Suspected MI: No Difference Between Supplemental Oxygen and Ambient Air Treatment

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Supplemental oxygen therapy for suspected MI did not reduce the risk for rehospitalization at 1 year.
Supplemental oxygen therapy for suspected MI did not reduce the risk for rehospitalization at 1 year.

Among patients with suspected myocardial infarction (MI), supplemental oxygen therapy does not decrease the risk for 1-year all-cause mortality, according to results from a registry-based randomized trial published in the New England Journal of Medicine and presented at the 2017 European Society of Cardiology Congress held August 26-30 in Barcelona, Spain.1,2

In DETO2X-AMI (An Efficacy and Outcome Study of Supplemental Oxygen Treatment in Patients With Suspected Myocardial Infarction; Clinicaltrials.gov identifier: NCT01787110), patients with a suspected MI and an oxygen saturation level of 90% or higher were randomly assigned to receive either supplemental oxygen or ambient air. Supplemental oxygen was administered through an open face mask for 6 to 12 hours at a rate of 6 L/min.

In the per-protocol analysis, patients were randomly assigned to either ambient air (n=3212) or to oxygen therapy (n=3014).  Mortality follow-up data from this trial were obtained from the Swedish National Population Registry.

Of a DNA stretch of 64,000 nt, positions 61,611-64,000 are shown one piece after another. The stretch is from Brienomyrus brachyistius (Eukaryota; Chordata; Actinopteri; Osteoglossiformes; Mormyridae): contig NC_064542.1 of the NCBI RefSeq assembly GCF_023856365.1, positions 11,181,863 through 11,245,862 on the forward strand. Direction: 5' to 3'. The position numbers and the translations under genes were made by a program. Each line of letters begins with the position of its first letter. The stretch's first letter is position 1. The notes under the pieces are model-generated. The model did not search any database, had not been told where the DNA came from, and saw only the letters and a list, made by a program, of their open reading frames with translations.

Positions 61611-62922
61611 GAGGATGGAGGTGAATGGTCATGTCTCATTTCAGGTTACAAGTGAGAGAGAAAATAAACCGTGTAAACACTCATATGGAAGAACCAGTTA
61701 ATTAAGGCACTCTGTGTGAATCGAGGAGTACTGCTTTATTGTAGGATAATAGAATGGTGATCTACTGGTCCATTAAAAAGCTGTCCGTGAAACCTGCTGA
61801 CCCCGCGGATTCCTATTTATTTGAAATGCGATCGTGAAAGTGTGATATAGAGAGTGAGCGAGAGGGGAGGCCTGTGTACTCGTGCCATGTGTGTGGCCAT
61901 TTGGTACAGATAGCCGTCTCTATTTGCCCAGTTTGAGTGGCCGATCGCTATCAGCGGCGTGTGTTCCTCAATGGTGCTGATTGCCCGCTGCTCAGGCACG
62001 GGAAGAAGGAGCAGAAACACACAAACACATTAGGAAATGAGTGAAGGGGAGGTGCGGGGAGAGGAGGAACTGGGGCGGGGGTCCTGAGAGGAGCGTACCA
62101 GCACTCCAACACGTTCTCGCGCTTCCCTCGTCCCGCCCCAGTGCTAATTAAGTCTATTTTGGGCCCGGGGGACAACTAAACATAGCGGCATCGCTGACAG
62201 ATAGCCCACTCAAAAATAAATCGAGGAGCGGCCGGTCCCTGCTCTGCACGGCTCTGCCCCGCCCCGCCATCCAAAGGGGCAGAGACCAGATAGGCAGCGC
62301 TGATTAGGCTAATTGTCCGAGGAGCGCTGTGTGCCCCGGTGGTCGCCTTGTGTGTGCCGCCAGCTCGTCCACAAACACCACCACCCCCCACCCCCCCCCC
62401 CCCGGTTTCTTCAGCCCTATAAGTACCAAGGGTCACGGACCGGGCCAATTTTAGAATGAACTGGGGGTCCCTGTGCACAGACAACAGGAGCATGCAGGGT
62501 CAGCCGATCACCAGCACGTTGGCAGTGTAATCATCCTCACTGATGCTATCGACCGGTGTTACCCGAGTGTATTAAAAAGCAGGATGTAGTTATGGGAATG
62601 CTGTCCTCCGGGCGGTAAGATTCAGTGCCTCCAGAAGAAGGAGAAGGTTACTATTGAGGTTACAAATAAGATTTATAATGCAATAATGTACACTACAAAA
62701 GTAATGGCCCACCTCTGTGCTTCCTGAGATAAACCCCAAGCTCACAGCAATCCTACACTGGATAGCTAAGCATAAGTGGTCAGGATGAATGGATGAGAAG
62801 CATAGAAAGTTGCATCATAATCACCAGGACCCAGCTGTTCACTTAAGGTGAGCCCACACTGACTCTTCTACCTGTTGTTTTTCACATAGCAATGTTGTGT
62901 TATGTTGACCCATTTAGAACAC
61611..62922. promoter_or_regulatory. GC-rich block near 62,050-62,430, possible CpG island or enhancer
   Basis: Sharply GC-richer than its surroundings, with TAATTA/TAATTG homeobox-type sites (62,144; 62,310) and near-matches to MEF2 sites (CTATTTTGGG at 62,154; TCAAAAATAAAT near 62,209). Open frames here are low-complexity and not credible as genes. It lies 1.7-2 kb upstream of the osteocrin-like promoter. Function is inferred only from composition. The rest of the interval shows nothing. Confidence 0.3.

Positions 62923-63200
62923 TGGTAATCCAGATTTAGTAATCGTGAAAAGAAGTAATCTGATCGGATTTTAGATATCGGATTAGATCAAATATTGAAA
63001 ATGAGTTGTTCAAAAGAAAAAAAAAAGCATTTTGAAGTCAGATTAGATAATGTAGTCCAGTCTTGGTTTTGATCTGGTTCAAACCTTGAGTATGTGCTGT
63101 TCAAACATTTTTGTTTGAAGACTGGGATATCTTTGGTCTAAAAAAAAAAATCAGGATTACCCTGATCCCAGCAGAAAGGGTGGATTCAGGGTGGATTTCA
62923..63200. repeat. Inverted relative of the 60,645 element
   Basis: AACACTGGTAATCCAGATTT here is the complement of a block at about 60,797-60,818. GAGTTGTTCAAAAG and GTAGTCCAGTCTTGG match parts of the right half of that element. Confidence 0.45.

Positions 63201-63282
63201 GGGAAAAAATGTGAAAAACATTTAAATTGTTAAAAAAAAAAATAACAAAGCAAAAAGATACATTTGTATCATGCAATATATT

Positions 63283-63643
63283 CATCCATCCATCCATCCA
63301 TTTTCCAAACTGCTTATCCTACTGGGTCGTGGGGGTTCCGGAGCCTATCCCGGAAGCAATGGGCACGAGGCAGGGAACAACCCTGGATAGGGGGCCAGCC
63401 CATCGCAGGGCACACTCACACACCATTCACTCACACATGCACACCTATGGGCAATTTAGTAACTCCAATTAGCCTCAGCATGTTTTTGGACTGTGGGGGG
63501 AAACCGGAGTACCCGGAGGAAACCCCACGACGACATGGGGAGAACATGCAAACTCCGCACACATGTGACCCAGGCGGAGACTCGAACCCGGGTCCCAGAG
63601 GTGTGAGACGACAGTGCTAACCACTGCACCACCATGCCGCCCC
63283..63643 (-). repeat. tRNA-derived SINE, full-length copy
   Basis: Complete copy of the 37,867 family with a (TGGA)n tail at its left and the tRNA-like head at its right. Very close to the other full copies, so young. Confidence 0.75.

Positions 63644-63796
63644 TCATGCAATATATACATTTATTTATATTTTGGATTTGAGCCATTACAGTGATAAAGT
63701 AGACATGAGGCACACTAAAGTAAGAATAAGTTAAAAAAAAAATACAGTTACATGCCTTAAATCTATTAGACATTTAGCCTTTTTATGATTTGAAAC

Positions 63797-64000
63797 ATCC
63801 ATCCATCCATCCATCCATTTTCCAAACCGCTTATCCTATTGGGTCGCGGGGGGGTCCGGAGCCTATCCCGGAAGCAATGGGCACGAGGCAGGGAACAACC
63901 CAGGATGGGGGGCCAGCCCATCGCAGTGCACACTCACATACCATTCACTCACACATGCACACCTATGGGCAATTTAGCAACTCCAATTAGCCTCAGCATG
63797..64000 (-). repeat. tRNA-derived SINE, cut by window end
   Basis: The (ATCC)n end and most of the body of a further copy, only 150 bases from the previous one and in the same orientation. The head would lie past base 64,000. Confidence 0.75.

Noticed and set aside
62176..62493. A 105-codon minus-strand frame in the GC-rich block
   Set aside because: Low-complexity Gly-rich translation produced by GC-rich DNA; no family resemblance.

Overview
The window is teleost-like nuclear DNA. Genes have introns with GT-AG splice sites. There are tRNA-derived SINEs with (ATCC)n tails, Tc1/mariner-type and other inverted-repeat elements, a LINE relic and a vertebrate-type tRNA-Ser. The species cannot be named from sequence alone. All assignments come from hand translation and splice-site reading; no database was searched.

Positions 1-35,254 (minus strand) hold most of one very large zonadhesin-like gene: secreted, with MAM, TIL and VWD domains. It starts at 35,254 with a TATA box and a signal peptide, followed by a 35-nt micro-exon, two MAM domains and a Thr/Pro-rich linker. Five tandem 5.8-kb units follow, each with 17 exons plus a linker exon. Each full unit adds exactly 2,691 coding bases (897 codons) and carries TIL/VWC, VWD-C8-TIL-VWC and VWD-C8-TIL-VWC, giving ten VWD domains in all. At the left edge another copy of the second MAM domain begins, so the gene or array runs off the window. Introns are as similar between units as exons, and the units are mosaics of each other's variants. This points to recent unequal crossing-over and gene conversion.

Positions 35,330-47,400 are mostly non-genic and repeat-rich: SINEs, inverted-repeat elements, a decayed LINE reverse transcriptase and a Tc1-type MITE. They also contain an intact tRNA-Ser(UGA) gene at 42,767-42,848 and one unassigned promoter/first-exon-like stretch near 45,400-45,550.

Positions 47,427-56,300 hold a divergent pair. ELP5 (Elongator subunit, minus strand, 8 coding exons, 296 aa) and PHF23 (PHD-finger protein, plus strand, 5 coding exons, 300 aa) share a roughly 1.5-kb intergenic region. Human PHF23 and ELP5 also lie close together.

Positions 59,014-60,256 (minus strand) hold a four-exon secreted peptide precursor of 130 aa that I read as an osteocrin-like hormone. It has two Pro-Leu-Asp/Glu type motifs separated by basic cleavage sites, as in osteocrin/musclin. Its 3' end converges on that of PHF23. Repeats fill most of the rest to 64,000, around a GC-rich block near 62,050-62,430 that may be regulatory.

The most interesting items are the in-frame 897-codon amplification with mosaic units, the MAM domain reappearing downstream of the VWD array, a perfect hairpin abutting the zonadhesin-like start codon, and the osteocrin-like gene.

Oxygen therapy was administered on site immediately following randomization. In the intention-to-treat population, the primary end point was all-cause mortality 1 year after randomization. At 1 year, no difference was found at 1 year between the rates of all-cause mortality in the oxygen therapy group and the ambient air group  (5.0% vs 5.1%, respectively; hazard ratio [HR], 0.97; 95% CI, 0.79-1.21; P =.80).

In addition, no significant difference was found between the rate of hospital readmission for MI in the oxygen therapy group and the ambient air group (3.8% vs. 3.3%, respectively; HR, 1.13; 95% CI, 0.88-1.46; P =.33). However, the incidence of hypoxemia during the trial was lower in the supplemental oxygen group than in the ambient air group (1.9% vs 7.7%, respectively; P <.001).

A potential limitation of this study was its open-label design; the researchers noted that a double-blind design would have been neither ethical nor feasible because “the available closed Hudson masks might have put patients at risk for carbon dioxide retention if they had been used as a sham comparator.”

There is no beneficial effect of oxygen therapy compared with ambient air in patients who have suspected MI, particularly as these therapies relate to the rates of all-cause mortality and rehospitalization at 1 year, the investigators concluded.

References

  1. Hofmann R, James SK, Jernberg T, et al. Oxygen therapy in suspected acute myocardial infarction. European Society of Cardiology Congress 2017; August 26-30, 2017; Barcelona, Spain.
  2. Hofmann R, James SK, Jernberg T, et al; for the DETO2X-SWEDEHEART Investigators. Oxygen therapy in suspected acute myocardial infarction [published online August 28, 2017]. N Engl J Med. doi:10.1056/NEJMoa1706222
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